Best-selling Author Vanessa Diffenbaugh Joins Youth Villages National Board of Directors

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Best-selling Author Vanessa Diffenbaugh, who drew attention to the hardships of youth aging out of foster care through “The Language of Flowers,” has joined the Youth Villages national board of directors.

Best-selling Author Vanessa Diffenbaugh, who drew attention to the hardships of youth aging out of foster care through “The Language of Flowers,” has joined the Youth Villages national board of directors.

Diffenbaugh’s interest in supporting Youth Villages’ work, particularly the organization’s YVLifeSet program, was piqued by her passion for helping foster youth. Her debut novel, which spent 69 weeks on The New York Times best-sellers list and has been translated into more than 40 languages, is about a girl growing up in and aging out of foster care.

Teaching art and technology to youth in low-income communities, Diffenbaugh and her husband, PK, a teacher by training, became intimately familiar with the needs of children growing up in foster care or with families who cannot adequately care for them. The couple eventually became foster and adoptive parents of Tre’von, now 23. Earlier this summer, the Diffenbaughs legally adopted Donovan, 25, whom they met as he was aging out of foster care. They are also the parents of Graciela, 9, and Miles, 7.

Following her literary success, Diffenbaugh co-founded Camellia Network, a nonprofit crowdfunding and social support platform to help former foster children that recently merged with Youth Villages and has been relaunched as the LifeSet Network, LifeSetNetwork.org. The site’s mission is to connect every youth aging out of foster care to donors who will provide the critical resources, opportunities and support they need to thrive in adulthood.

The author’s second novel, “We Never Asked for Wings,” about motherhood and the challenges faced by immigrant families, is scheduled for release this month. Diffenbaugh is a member of the Random House Speakers Bureau and has spoken about her life, her novel and the needs of foster and former foster youth at universities, literary festivals, state departments and nonprofit organizations around the country. She has been a guest lecturer at both the Harvard Law School’s Child Advocacy Program and the Harvard Kennedy School.

Youth Villages launched YVLifeSet in 1999 to help children aging out of state care or juvenile justice placements make a successful transition into independent adulthood. The organization provides YVLifeSet in seven states and has helped more than 8,000 youth by providing guidance and support to help them achieve their independent living goals, including completing their high school education, going on to higher education, finding a job, finding stable housing, reconnecting with family when appropriate, learning to budget and more.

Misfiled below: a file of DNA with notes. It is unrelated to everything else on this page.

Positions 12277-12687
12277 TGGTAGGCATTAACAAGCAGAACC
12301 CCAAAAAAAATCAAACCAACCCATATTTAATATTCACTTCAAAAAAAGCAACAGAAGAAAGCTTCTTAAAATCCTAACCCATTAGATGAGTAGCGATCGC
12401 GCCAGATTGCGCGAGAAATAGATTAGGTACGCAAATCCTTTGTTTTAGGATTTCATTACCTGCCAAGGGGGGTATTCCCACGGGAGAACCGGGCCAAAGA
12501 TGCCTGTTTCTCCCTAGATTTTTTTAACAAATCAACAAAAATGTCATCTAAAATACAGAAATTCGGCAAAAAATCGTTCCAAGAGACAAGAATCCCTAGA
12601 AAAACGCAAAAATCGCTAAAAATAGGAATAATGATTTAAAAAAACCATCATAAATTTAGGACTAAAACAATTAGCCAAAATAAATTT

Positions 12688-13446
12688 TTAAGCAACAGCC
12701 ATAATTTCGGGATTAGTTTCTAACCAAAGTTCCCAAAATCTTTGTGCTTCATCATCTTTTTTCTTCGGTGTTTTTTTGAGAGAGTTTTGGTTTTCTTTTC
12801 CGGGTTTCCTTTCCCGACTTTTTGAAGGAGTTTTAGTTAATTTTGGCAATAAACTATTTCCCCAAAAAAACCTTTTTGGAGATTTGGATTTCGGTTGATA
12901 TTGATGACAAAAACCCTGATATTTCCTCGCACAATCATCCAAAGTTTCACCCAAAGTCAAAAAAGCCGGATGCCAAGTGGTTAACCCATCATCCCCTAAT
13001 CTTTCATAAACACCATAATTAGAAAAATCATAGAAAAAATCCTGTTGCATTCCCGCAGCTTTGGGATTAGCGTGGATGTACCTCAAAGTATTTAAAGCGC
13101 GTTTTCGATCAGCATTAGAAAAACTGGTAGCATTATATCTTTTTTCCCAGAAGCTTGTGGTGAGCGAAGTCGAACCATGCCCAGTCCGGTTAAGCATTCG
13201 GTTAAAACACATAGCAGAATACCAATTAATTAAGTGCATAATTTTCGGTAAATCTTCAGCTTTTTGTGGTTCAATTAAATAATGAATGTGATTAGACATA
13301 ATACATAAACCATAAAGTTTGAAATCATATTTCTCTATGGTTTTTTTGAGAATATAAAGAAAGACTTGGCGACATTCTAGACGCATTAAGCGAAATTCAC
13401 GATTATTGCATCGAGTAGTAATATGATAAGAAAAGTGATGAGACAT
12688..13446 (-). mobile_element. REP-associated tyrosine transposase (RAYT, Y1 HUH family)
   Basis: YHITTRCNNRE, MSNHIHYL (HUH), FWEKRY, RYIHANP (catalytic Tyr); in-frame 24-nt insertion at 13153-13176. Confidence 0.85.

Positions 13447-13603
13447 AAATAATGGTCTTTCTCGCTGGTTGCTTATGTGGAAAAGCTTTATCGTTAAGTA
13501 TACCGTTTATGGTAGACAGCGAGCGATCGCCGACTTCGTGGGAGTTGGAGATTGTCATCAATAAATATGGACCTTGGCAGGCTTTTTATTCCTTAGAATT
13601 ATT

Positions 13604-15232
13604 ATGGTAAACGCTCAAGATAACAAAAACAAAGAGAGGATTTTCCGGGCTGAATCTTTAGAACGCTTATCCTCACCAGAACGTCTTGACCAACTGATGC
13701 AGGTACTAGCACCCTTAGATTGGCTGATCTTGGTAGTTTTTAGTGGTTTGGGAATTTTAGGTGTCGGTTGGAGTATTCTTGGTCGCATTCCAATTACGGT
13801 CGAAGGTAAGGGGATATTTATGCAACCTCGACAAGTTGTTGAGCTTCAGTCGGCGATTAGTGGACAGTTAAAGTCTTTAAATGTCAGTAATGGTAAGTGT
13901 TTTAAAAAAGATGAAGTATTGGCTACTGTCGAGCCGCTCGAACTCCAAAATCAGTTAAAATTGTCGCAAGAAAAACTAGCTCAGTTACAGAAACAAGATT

The program has been the subject of the largest-ever rigorous, random-assignment evaluation of a program for this population. Results of the study, conducted by MDRC and Dr. Mark Courtney of the University of Chicago, show it to be one of the first and only to demonstrate multiple positive benefits for youth.

Across every range of services — housing, employment, education, health —YVLifeSet participants received more help than young people who were not in the program. Young people in the YVLifeSet group showed an increase in earnings, a decrease in homelessness, a decrease in economic hardship, better mental health and a dramatic reduction in living in violent relationships.

Founded in 1986, Youth Villages is a leading national nonprofit dedicated to providing the most effective local solutions to help children with emotional and behavioral problems and their families live successfully. Youth Villages helps more than 23,000 children and families each year from more than 20 states through its Evidentiary Family Restoration™ approach. Youth Villages’ wide array of programs, including intensive in-home services, residential treatment, foster care and adoption, transitional living services, mentoring and crisis services, centers on the five strategies of EFR: family, measurement, community, intensity and accountability. Youth Villages has been recognized by Harvard Business School and U.S. News & World Report, and was recognized by the White House as a model for data-driven social innovation. For more information, visit http://www.youthvillages.org.

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Connie Mills
Youth Villages
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